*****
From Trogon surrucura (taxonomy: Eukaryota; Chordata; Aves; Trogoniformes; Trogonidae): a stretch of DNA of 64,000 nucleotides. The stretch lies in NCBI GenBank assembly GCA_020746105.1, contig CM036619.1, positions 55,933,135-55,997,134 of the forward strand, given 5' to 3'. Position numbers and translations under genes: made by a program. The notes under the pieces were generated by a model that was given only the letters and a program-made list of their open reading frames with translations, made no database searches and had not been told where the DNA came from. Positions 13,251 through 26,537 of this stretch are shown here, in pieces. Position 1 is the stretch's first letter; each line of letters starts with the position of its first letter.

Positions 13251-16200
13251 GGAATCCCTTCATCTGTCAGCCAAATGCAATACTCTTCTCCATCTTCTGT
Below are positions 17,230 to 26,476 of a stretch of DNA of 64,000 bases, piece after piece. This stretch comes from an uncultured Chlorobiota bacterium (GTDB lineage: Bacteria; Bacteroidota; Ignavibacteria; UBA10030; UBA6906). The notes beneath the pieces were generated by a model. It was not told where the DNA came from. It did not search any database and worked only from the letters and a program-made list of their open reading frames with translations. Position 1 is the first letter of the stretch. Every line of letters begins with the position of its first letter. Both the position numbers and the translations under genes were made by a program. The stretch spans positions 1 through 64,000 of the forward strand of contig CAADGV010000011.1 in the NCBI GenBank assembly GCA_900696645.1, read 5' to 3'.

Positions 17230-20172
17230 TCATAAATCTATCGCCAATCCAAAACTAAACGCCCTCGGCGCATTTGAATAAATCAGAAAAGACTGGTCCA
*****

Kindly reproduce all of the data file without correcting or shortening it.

From Trogon surrucura (taxonomy: Eukaryota; Chordata; Aves; Trogoniformes; Trogonidae): a stretch of DNA of 64,000 nucleotides. The stretch lies in NCBI GenBank assembly GCA_020746105.1, contig CM036619.1, positions 55,933,135-55,997,134 of the forward strand, given 5' to 3'. Position numbers and translations under genes: made by a program. The notes under the pieces were generated by a model that was given only the letters and a program-made list of their open reading frames with translations, made no database searches and had not been told where the DNA came from. Positions 13,251 through 26,537 of this stretch are shown here, in pieces. Position 1 is the stretch's first letter; each line of letters starts with the position of its first letter.

Positions 13251-16200
13251 GGAATCCCTTCATCTGTCAGCCAAATGCAATACTCTTCTCCATCTTCTGT
Below are positions 17,230 to 26,476 of a stretch of DNA of 64,000 bases, piece after piece. This stretch comes from an uncultured Chlorobiota bacterium (GTDB lineage: Bacteria; Bacteroidota; Ignavibacteria; UBA10030; UBA6906). The notes beneath the pieces were generated by a model. It was not told where the DNA came from. It did not search any database and worked only from the letters and a program-made list of their open reading frames with translations. Position 1 is the first letter of the stretch. Every line of letters begins with the position of its first letter. Both the position numbers and the translations under genes were made by a program. The stretch spans positions 1 through 64,000 of the forward strand of contig CAADGV010000011.1 in the NCBI GenBank assembly GCA_900696645.1, read 5' to 3'.

Positions 17230-20172
17230 TCATAAATCTATCGCCAATCCAAAACTAAACGCCCTCGGCGCATTTGAATAAATCAGAAAAGACTGGTCCA